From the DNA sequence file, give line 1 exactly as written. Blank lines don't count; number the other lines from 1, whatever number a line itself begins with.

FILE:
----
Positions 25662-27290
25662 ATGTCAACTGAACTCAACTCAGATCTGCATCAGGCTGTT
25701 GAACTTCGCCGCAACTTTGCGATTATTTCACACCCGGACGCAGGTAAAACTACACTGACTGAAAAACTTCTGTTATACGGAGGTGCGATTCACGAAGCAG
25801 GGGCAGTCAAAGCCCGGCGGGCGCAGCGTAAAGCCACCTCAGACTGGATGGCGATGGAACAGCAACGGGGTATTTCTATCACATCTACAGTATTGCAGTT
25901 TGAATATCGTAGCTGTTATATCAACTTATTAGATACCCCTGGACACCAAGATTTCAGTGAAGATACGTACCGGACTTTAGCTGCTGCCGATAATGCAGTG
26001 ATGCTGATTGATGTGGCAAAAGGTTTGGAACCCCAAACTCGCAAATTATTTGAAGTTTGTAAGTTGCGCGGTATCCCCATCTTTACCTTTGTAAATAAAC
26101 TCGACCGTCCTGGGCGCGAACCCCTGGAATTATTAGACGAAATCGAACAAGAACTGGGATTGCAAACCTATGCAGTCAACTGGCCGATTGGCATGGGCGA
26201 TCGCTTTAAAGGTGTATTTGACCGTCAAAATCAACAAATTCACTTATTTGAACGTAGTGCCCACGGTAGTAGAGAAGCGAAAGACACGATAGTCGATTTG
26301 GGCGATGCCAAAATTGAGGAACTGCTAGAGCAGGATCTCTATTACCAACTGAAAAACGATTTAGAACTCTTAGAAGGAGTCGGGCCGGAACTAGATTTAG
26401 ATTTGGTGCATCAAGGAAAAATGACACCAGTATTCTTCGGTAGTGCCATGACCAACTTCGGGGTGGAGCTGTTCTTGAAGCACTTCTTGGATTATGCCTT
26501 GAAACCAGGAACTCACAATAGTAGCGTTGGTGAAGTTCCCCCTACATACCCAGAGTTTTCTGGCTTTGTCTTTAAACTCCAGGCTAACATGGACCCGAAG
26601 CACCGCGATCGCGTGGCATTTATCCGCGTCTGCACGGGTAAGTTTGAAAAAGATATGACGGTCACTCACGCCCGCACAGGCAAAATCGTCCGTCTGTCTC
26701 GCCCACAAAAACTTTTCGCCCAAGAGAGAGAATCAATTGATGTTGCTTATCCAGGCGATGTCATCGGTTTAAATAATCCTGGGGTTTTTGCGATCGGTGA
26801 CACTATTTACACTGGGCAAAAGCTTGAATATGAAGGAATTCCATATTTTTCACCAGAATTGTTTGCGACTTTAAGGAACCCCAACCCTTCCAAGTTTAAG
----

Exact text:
Positions 25662-27290